This is happening within the time frame I was told it would….
Fox News reports that Chairman Issa is circulating a lengthy pair of documents that make the case for holding Attorney General Eric Holder in contempt of Congress over his “refusal” to cooperate in an investigation of the ill-fated Fast and Furious operation. He says Holder’s insufficient response “is inexcusable, and cannot stand”.
Issa, chairman of the House Oversight and Government Reform Committee, on Thursday sent to every member of his committee a 64-page draft contempt order against Holder, as well as a 17-page memo outlining the history of the scandal.
“Operation Fast and Furious’ outrageous tactics, the Justice Department’s refusal to fully cooperate with the investigation and efforts to smear and retaliate against whistleblowers have tainted the institutional integrity of the Justice Department,” Issa wrote.
The committee is not citing Holder or holding the attorney general in contempt at this point. However, the documents lay out the case for contempt should members be called to vote.
The documents specifically charge that Holder’s Justice Department has not properly complied with a subpoena sent Oct. 12, 2011, which listed documents requested in 22 categories.
It’s unclear when Issa might press for action on the documents, but a source close to the investigation told Fox News he would not have put his cards on the table unless he had sufficient votes to push a contempt citation out of committee as well as the consent of House Speaker John Boehner.
A Republican source separately told Fox News that Boehner and House Republican Leader Eric Cantor do not want to deal with a contempt citation against Holder because “it’s off message for them.” But they apparently told Issa he needs to issue a “report” before they would even consider it — which may account for the documents circulated on Thursday.
Since 1975, only one attorney general has been found in contempt — Janet Reno, voted to be held in contempt by the same committee Issa now controls.
The summary of the draft contempt resolution regarding Holder states that the Justice Department “has refused to comply with congressional subpoenas related to operation Fast and Furious.”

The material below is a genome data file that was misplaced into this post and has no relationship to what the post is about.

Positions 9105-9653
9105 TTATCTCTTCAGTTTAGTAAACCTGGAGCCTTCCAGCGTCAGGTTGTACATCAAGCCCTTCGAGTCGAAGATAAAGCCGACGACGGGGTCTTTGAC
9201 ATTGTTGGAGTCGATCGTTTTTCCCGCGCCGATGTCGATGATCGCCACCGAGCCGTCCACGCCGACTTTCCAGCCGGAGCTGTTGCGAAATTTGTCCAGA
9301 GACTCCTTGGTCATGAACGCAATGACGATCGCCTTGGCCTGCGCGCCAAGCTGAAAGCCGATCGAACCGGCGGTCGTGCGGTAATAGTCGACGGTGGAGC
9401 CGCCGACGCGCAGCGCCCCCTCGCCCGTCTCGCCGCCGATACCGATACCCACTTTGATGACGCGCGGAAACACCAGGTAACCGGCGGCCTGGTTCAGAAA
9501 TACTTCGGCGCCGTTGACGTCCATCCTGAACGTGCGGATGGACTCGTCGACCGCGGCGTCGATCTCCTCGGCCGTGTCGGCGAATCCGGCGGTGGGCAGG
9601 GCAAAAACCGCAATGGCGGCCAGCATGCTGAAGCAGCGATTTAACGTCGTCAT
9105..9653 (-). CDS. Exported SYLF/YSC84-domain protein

This refusal, the draft states, “is inexcusable and cannot stand.”
CBS News covered the story on their morning show:
See the Committee on Oversight and Government Reform’s website on Fast and Furious for the latest on the investigation.
Click here for a copy of the staff briefing paper distributed to committee members and the draft contempt report.
Highlights of the briefing paper include:
On information sharing failures (p.6):
“When [firearms trafficking syndicate ringleader] Celis-Acosta informed ATF of the names of the two cartel contacts for whom he had been working, agents quickly came to learn that these two U.S.-based cartel contacts were already known to the Department of Justice … In exchange for one associate’s guilty plea to a minor charge of “Alien in Possession of a Firearm,” both of these cartel associates became FBI informants and were considered essentially unindictable well before Operation Fast and Furious concluded. One ATF official would later say that the discovery that the primary targets of their investigation were not indictable was a “major disappointment.” Adding to the information-sharing failure, DEA had actually provided Celis-Acosta’s cartel connection to ATF in December 2009 in an effort to ensure that ATF’s efforts in Operation Fast and Furious were not duplicative.”
On the Justice Department’s Failure to Cooperate (p.9):